Chinese consumer health is critical
China’s expansive middle class and its more expensive consumer habits have been an important pillar of growth, as China moves away from its dependence on exports and major investment projects.
The trade war could prove a move
In September, the US put a $ 200 billion taxi for products coming from China. President Trump has not stated that he will return anytime soon.
Chinese export data for September jumped 14.5 percent compared to one year earlier. The unlikely number is probably not a sign that the trade is going well. Some exporters suggested the increase to US companies to increase their orders before new tariffs make their purchases more expensive.
“We know that customers tried to clear as much finished product in transit to the US as possible before the deadline,” said Peter Levesque, CEO of modern terminals in Hong Kong. It may happen again because US importers try to circumvent the next January 1 deadline for a 25% duty on Chinese goods.
While much of the trade war’s impact is not yet known, experts say it does not take a long time for a slower economy to start to feel the gap, especially as officials get into other economic problems. The trade war could shave as much as 1.6 percent of China’s economic growth figures next year, according to a report from the International Monetary Fund.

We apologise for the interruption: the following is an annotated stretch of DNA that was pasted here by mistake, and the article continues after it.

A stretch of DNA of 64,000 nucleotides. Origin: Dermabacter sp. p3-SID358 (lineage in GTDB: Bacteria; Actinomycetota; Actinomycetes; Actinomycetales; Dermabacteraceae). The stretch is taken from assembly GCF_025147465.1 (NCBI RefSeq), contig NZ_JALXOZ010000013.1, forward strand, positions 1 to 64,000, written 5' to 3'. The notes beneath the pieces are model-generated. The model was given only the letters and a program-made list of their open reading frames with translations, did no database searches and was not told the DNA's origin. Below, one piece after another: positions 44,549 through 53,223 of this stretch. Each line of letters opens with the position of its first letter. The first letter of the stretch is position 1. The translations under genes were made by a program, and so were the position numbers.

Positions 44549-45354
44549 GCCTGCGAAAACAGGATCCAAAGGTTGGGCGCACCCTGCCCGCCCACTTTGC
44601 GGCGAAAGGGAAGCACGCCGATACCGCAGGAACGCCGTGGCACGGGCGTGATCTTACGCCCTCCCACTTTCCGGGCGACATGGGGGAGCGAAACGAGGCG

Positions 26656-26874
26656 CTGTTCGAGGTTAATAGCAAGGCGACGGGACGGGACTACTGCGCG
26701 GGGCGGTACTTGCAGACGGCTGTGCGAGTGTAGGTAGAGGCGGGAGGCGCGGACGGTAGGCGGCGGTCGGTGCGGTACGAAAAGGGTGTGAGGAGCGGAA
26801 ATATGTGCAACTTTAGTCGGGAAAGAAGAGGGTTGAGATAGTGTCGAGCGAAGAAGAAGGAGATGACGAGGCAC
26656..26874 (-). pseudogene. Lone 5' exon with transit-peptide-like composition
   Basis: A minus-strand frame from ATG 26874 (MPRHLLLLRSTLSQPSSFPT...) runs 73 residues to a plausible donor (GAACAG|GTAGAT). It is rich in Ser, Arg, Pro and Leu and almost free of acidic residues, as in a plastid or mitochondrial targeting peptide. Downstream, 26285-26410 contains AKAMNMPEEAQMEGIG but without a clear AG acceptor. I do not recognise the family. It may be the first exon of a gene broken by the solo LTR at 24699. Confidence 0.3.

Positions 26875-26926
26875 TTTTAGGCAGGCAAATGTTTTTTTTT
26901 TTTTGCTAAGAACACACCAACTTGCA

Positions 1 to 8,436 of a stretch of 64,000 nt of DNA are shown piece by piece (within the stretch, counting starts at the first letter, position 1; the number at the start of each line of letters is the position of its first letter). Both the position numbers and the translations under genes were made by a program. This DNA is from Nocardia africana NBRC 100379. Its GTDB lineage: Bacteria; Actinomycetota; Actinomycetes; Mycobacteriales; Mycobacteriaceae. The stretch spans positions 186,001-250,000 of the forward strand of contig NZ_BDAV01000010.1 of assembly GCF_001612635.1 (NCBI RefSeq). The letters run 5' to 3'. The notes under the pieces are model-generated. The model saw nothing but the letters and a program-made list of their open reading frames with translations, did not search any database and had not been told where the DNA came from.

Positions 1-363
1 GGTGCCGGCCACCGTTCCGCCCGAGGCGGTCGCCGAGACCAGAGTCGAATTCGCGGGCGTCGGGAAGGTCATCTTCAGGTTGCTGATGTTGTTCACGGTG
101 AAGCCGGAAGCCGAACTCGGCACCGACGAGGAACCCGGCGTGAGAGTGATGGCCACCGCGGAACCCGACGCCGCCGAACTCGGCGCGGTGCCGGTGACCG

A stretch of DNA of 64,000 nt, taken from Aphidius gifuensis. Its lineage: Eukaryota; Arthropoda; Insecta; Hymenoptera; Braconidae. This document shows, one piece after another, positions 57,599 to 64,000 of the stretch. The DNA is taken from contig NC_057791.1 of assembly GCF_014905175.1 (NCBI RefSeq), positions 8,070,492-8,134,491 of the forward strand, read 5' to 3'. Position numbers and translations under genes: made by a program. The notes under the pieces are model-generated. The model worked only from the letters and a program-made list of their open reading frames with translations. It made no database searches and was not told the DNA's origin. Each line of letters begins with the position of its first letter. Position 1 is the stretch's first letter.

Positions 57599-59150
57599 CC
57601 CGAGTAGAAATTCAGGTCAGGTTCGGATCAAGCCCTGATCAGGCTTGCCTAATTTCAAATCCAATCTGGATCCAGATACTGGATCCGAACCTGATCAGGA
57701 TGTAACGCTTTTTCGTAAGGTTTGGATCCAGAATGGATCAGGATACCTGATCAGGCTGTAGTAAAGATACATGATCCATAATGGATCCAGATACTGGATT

“We will not be able to see it in the figures provided and it will only increase to the uncertainty,” says Paul Gruenwald, global economist at S & P Global Ratings. “It will be difficult to determine any pressure because we does not have enough data. “
However, he added,” there is definitely pessimism. It’s just a matter of how much it will slow down things. “
Officials Want to Increase Confidence
Just before releasing the economic growth figures on Friday morning, China Banking, Insurance and Securities Rules published media interviews with leading officials to support the market. The Chairman of the Securities Regulator went as far as to appeal to some market participants to buy shares.
“We encourage private equity funds to buy shares in listed companies and participate in mergers and acquisitions of listed companies,” said Liu Shiyu, chairman of the China Securities Regulatory Commission
Liu Han, the economic tsar, later said to Xinhua that trade franchises with the United States had hurt the stock market “but the psychological effect is greater than the actual impact, frankly. “
He added that the United States and China were in touch without elaborating. Trade talks will be suspended in September after the Chinese government declined an invitation by Finance Minister Steven Mnuchin to hold free talks.
Mr. Liu and Liu Shiyu went on Friday by Guo Shuqing, China’s highest bank regulator and Yi Gang, who runs China’s central bank, which publicly supports the market.
The coordinated effort of the four most important economic officials in China revealed a great deal of concern from the government, said Andrew Polk , a founder of Trivium, a consulting company in Beijing.
“It’s about having all the heavy hitters out there talking the markets to prevent people’s worries,” says Mr. Polk. “I find it very remarkable that they chose this strategy and something alarming.”
– Cao Li contributed to research.